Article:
Co-authored by Brian Merchant of The Utopianist
The Internet's social networking capability has emerged as a central tool for modern social revolutions; that much is certain. We can debate the true extent of the Internet's impact, the precise nature of its role in fomenting the movements another time (people revolt because they're mad, not because they're online, sayeth the skeptic). Suffice to say that without Twitter and Facebook, the revolutions in Tunisia and Egypt would have at least unfolded very differently.
And that despite its over-emphasis in the media's North Africa revolution narrative, the Internet nonetheless provides an unprecedented ease of communication, acts as a vehicle for mass participation, and allows for new heights of transparency. And thanks to these attributes, it's proving to be good at encouraging democratic behavior -- perhaps not yet entirely in governments, but we can already see its fruitful impact on institutions, information projects, and social movements.
So, of course, revolution and good governance is still possible without the Internet -- TechCrunch points to this anecdote while telling folks to calm down a bit about the #TwitterRevolution: When they were younger than I am now, my parents were witness to a student movement that eventually toppled a dictatorship in Greece through the radio. Communication in its sundry and consistently evolving forms is and always has been as powerful a utility as electricity and running water, and it's important that we protect it as such no matter what its incarnation.
And the internet is even more powerful, more fluid, and far-further reaching than radio -- perhaps the biggest difference being that it provides a vivid pipeline to the global community. As such, the global community had trouble processing the fact that the pipeline had been turned off -- that Egypt had been taken offline. How exactly this was accomplished remains something of a mystery, but it's been done. Surely, for a society that has come to depend on the Internet as a means of obtaining information, communicating, and storing data about their lives and bank accounts, this is not only an extreme version of press censorship, but a direct assault on an entire populace's well-being.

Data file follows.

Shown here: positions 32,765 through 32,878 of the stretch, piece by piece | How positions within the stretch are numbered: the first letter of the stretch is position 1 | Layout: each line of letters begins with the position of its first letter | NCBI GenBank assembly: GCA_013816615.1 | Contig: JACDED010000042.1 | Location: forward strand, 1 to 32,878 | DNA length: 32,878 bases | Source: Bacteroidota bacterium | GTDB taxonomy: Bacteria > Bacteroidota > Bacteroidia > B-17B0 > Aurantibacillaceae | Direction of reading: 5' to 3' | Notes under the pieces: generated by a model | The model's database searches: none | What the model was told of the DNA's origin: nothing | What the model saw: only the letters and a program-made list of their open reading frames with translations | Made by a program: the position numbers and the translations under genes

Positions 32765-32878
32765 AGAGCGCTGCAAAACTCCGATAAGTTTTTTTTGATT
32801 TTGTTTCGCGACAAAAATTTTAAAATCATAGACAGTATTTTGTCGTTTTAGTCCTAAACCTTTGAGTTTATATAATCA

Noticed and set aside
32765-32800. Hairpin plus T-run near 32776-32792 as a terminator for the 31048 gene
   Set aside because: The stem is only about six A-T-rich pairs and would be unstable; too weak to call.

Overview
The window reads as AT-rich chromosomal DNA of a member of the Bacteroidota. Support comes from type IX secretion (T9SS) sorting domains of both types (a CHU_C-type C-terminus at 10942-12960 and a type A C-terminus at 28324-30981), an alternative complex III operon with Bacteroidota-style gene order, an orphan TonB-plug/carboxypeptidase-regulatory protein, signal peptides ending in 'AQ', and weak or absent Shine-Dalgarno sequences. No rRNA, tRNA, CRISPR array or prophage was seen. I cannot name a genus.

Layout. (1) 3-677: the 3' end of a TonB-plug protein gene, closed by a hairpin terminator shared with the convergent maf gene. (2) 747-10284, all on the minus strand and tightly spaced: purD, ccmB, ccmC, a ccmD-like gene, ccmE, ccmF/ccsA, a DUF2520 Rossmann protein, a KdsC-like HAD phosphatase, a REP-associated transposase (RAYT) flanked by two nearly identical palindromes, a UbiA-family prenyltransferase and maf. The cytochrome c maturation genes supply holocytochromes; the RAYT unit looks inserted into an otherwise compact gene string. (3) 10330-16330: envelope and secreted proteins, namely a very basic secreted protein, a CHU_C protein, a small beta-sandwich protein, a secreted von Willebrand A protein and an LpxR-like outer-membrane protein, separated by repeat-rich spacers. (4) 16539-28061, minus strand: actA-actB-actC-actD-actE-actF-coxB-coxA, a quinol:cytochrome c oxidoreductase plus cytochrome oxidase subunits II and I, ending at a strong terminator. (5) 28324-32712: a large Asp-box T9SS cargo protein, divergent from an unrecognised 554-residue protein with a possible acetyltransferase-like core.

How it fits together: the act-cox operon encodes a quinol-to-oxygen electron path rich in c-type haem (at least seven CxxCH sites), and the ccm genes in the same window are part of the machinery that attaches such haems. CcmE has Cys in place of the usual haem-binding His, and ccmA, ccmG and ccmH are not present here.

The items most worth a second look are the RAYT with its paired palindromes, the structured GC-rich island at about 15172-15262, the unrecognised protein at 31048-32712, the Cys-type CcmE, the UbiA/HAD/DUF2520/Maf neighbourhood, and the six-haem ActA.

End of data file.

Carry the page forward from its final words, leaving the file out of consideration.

Consider this: as of now, many folks still have one foot out the door, so to speak -- we have physical records as well as digital ones, personal information online and off, and so forth. But as the trend tips the scales further towards a world where we keep our most important stuff in the cloud, what would happen to civil society if the Internet were flipped off? And even the American government is currently vying for the power to do exactly that under certain circumstances.
Indeed, it should make us consider how integral the Internet is to our functioning society -- We've long considered the Internet to be this indelible, un-restrainable force for freedom of information. We might now need to start thinking of it as something that needs to be upheld and protected through democratic means. Here's Alex Pasternack at Motherboard:
The gap between the medium's potential and its sudden disappearance in Egypt is a vivid reminder of its susceptibility to both government and corporate power. Here is why net neutrality is such a precious principle. The war over it is just getting started in the U.S., thanks to the FCC's burgeoning framework; Egypt's webicide sits in another theater of war.
But the Internet, at least as we like to think of it, transcends borders, functions as a vital transnational conduit. As Egypt's case illustrates, even when a battle is waged in one country, it can effect everyone else. We don't yet have a set of principles, much less a set of laws, for dealing with this information chaos. (What role might the enfeebled United Nations play on the Web? What if the legal framework that, for instance, could allow the U.S. to prosecute a European who uses the Internet to spread secret information were applied to the entire medium itself?)"
Few of history's favorite utopian thinkers included in their visions an entity that bound citizens together by vast flows of easily accessible, up-to-the-minute information regarding affairs both private and public, world-changing and trivial. But giving citizens more and better access to that information, as well as an increasingly interactive portal into other's lives, has become inextricable from the fabric of any effort to improve society's institutions.
The Internet both defines our personal culture and serves as an important check on injustice of all kinds. Which is why it's time to start constructing a valid legal framework to protect the Internet from government abuse or corporatist influence -- and we can start by alerting the public to the fact that, for the betterment of society, this must be done in the first place. Few may understand the importance of net neutrality, but everyone can now, due to Egypt's unfortunate example, envision a society where the Web's plug has been pulled. This should not be allowed to happen.
The Internet must be upheld!
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